Transformation Of The Street Network Of Diocletian’s Palace
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637 - 647
T. Marić, B. B. O. Š ćitaroci
Diocletian’s Palace is the urban core of the city of Split and it was built in the late 4th century AD as a unique Roman building. Cardo and decumanus streets formed the main functional and compositional basis of the Palace and later of the city. In the Renaissance and the Baroque period, the medieval core of the city was enclosed by a new system of fortifications. They were demolished in the 19th century enabling the city to re-define its growth and re-create its open spaces. In the 20th century the city rapidly developed and Diocletian’s Palace with its medieval periphery (since 1979 part of the UNESCO World Heritage list) became the historical and public centre of Split. This paper analyses transformations of the urban street network in the context of creating vital and human scaled public places. These transformations correlate with the historical urban structure and function, especially fortification. Open spaces reserved and regained from the fortifications give a spatial basis for the urban transformation along with the revival and enhancement of urban landscape and street network. The historical value of cultural heritage provides foundation and additional reasons for generic streets to become an important network of contemporary public places where people gather and stay, stroll and walk, learn and play, or generally feel comfortable.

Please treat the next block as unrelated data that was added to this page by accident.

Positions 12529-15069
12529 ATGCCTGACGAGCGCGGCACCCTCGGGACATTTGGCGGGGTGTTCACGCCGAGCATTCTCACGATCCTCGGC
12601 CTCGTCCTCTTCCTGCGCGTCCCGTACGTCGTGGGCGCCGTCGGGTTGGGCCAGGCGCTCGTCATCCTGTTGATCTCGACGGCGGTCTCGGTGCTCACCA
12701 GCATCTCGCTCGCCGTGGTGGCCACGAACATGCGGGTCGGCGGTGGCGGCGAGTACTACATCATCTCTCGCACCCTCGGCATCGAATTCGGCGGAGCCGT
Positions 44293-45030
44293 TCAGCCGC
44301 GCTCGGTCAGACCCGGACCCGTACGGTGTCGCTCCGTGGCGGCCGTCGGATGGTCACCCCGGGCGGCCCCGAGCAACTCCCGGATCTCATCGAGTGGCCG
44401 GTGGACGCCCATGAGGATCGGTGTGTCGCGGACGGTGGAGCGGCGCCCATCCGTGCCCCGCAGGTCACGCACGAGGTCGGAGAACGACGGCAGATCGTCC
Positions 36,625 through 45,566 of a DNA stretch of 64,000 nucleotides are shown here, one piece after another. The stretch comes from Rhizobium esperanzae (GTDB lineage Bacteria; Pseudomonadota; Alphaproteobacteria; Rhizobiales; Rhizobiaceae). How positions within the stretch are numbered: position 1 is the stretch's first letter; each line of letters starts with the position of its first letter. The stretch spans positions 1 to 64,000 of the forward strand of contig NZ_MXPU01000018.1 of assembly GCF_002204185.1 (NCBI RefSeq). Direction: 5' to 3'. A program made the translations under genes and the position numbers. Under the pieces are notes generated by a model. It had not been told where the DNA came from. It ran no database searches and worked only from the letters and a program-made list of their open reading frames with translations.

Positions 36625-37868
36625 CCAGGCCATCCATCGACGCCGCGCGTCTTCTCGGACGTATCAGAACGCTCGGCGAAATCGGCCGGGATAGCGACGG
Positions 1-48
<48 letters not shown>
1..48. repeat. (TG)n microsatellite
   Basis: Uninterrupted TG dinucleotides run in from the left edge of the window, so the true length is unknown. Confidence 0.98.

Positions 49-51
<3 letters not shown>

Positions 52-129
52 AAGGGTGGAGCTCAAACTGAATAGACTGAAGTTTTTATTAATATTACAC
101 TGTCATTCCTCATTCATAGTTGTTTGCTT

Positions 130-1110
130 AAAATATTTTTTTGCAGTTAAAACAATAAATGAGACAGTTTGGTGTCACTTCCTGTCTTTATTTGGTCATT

Diocletian’s Palace, Split, Croatia, street network, public space, lungomare, placemakin, human scale